When OpenDaylight first appeared, it was assumed by naysayers that this open-source, software-defined network (SDN) project would prove to be little more than a cheering section for Cisco's SDN take. But that isn't how it's worked out.
OpenDaylight is meant to define a common industry-supported framework for SDN. The group appears to be well on its way. When OpenDaylight was first proposed, Inder Gopal, IBM's Vice President for Networking Development, said that the project should be judged by its actions not its words in two years. And that, "We will not be driven by large vendors agendas and that we will be transparent and open." It's not even been a year yet, but so far, so good.
At the first Linux Foundation-sponsored OpenDaylight Summit in Santa Clara, CA it was clear that the over-capacity gathering of 600 or so attendees from companies both tiny and large were there to turn OpenDaylight into a true open-source project. As Anees Shaikh, formerly the leader of an IBM research group devoted to SDN and now a Google network architect, said in his speech that OpenDaylight would be judged by how well it delivers on code, industry and end-user adoption, and its community. Rather than deal with generalities, Shaikh dove straight into numbers, and by the numbers, OpenDaylight is impressive.
When OpenDaylight started, it only had two open-source projects. Now, it has sixteen. By Ohloh's count, the Black Duck Software site that tracks open-source program development, OpenDaylight now has more than a million lines of code. 461-thousand lines of that code are in Java, with C++ in second place with 292-thousand lines.
OpenDaylight also boasts over 154 developers. "This is one of the largest open-source teams in the world, and is in the top 2 percent of all project teams on Ohloh." This compares favorably, Shaikh noted, to far older, popular projects such as Openstack with its 1.67-million lines of code and 1,974 contributors; Apache CloudStack with 1.5-million lines of code and 250 contributors, and Eclipse with its 2.67-million lines of code and 404 developers. OpenDaylight's also much larger than some other open-source SDN projects such as Apache and Big Switch's Floodlight OpenFlow controller with its 97-thouand lines of code and 32 contributors. It's comparable to Juniper's Contrail Virtual Router and Contrail Controller with its combined 280-thousand lines of code and 69 developers.
The group's membership now numbers thirty-three companies. And, while you might guess that its main members would all be networking companies, you'd be wrong. Software companies, who are betting their future on the cloud such as Microsoft and Red Hat, are also heavily invested in OpenDaylight.
Looking ahead, Shaikh said that OpenDaylight has been talking to major datacenter user companies such as Google and Facebook. He hinted that while they're taking a wait and see attitude now, he expects one of them to soon join the project as it matures. It's worth noting that Shaikh recently joined Google.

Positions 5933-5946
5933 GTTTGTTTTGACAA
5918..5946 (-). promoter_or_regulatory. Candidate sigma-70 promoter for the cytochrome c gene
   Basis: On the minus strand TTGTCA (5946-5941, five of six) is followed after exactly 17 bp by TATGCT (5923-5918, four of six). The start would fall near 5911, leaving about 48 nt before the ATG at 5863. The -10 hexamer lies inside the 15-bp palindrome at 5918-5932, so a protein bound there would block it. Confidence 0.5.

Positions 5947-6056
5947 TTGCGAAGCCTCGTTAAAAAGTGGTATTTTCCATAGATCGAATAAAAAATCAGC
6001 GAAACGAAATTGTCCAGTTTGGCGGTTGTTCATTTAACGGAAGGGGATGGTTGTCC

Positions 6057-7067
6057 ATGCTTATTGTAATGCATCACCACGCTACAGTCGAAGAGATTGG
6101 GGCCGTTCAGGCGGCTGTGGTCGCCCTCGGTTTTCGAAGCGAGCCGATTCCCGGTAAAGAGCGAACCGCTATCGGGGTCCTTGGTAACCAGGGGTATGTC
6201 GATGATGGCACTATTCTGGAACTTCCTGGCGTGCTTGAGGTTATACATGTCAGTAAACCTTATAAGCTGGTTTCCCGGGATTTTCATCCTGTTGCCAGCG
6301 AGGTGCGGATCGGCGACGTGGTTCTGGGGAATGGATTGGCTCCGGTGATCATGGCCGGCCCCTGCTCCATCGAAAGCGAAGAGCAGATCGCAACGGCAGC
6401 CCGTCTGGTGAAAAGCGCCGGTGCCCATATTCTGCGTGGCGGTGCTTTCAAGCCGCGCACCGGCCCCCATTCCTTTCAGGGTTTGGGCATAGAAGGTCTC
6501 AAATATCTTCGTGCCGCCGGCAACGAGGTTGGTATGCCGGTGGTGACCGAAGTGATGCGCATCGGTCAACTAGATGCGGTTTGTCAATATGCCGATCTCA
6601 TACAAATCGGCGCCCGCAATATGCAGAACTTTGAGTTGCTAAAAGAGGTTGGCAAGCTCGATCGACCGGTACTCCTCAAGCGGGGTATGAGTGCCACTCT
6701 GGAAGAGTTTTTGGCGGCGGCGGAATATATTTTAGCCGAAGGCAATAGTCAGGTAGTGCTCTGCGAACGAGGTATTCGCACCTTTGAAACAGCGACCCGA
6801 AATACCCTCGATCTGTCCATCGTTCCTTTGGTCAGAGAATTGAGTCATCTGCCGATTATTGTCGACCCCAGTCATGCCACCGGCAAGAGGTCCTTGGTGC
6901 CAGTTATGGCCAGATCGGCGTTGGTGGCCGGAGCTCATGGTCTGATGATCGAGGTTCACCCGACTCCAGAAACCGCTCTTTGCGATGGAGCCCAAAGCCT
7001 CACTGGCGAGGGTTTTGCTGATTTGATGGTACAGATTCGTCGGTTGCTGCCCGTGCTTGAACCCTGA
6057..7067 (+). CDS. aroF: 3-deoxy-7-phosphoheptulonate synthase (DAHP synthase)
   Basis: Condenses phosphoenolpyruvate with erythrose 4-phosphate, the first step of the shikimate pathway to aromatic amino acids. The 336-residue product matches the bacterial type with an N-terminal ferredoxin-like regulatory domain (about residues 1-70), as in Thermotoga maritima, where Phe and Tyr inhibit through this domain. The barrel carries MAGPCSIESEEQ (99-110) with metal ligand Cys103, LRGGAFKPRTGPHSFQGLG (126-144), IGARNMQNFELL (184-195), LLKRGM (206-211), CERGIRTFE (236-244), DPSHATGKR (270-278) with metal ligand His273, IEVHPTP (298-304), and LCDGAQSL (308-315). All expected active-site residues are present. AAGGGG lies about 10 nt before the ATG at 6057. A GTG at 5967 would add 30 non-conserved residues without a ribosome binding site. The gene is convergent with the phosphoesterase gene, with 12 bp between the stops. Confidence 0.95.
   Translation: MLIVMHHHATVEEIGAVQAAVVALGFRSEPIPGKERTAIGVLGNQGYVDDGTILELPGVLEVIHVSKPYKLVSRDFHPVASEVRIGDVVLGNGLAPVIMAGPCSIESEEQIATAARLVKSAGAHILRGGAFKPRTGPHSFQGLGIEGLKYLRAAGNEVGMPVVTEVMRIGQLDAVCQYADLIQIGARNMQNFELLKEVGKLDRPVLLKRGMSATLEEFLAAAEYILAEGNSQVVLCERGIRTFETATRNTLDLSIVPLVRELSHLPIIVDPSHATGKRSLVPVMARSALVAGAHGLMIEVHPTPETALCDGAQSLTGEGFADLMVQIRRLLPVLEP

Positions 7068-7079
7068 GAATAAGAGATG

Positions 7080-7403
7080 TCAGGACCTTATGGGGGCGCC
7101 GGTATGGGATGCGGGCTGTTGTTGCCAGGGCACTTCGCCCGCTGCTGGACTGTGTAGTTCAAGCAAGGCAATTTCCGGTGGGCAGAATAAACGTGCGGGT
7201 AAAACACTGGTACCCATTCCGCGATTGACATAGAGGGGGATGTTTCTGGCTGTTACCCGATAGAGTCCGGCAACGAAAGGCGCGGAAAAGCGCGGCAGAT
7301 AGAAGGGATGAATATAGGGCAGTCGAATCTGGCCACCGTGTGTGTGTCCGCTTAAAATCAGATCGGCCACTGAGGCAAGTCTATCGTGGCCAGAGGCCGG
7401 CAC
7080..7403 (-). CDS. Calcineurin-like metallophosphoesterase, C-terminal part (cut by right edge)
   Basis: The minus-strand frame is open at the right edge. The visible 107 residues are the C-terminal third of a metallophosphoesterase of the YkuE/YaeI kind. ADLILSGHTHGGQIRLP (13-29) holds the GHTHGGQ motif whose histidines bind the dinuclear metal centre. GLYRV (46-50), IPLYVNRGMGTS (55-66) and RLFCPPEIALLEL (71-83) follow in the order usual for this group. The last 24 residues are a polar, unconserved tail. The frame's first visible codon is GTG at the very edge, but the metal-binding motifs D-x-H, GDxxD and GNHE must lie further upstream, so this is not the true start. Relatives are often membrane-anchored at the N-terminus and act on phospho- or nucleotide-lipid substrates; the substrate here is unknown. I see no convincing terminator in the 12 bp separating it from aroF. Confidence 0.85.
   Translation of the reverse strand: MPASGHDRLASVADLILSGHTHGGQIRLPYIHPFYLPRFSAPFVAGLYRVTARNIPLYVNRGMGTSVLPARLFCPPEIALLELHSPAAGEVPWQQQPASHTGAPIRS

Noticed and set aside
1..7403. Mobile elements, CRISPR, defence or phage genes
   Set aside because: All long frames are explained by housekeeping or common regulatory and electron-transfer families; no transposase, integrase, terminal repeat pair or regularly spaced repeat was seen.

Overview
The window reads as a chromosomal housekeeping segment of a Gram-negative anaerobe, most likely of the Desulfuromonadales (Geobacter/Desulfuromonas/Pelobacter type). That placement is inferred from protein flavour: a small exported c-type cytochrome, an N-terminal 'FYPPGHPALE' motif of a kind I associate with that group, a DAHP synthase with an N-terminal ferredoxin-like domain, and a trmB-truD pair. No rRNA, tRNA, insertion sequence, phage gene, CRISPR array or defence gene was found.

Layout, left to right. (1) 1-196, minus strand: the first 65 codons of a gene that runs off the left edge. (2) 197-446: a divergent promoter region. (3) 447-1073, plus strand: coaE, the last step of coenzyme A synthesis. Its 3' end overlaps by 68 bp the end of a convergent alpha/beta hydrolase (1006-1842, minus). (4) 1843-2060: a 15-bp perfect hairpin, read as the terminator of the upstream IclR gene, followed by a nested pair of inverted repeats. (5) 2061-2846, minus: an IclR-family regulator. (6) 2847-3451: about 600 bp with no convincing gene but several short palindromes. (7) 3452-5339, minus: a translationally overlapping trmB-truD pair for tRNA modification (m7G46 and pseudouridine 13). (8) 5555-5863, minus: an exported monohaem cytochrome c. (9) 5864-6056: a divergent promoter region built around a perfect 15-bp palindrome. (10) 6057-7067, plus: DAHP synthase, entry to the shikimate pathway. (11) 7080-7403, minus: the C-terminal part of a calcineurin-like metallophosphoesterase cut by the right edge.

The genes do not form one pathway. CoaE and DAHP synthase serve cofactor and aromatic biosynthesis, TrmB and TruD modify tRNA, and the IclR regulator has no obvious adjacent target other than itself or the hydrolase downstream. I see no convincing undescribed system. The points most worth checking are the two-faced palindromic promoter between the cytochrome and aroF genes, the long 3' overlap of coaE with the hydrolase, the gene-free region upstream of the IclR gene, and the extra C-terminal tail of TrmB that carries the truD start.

Companies are also starting to ship OpenDaylight products. Cisco, of course, was first with its XNC OpenDaylight controller and IBM will ship its Software Defined Network for Virtual Environments, this quarter. Radware also announced its Defense4All Distributed Denial of Service (DDoS) detection and mitigation program as a native OpenDaylight SDN Controller service.
With Ericsson launching a new lab at its San Jose campus for OpenDaylight members to integrate, test and verify their applications, new OpenDaylight programs will soon be arriving. "Network programmability and interoperability are two key goals of the OpenDaylight Project," said Neela Jacques, OpenDaylight's Executive Director in a statement. "It is great to see Ericsson devoting significant resources to support the integration and testing of SDN and NFV innovations and applications coming out of the community."
Even before its initial release, Hydrogen, is being used by organizations such as the University of Kentucky, Taiwanese researcher ITRI, and CableLabs, a cable company research consortium. The last is exploring the use of OpenDaylight to manage an ISP's cable modems without needing to rip and replace millions of them.
Is it perfect? Is it ready for prime time? Nope.
Jacques, Gopal, and Shaikh all agree that there's a lot more work to be done. There are still many fundamental issues such as how much centralized control OpenDaylight does, or doesn't, need and how to handle security. In addition, the project needs more developers and writers. And, needless to say, Hydorgen is more of a developer's release than a production one. Still, it's an impressive achievement, and it can be used, as Cisco and IBM are showing, in business environments today.
In short, as Jim Zemlin, the Linux Foundation Executive Director declared in his opening day keynote that OpenDaylight, along with open-source development in general, was “on the right side of history." When it comes to OpenDaylight it looks like he was right.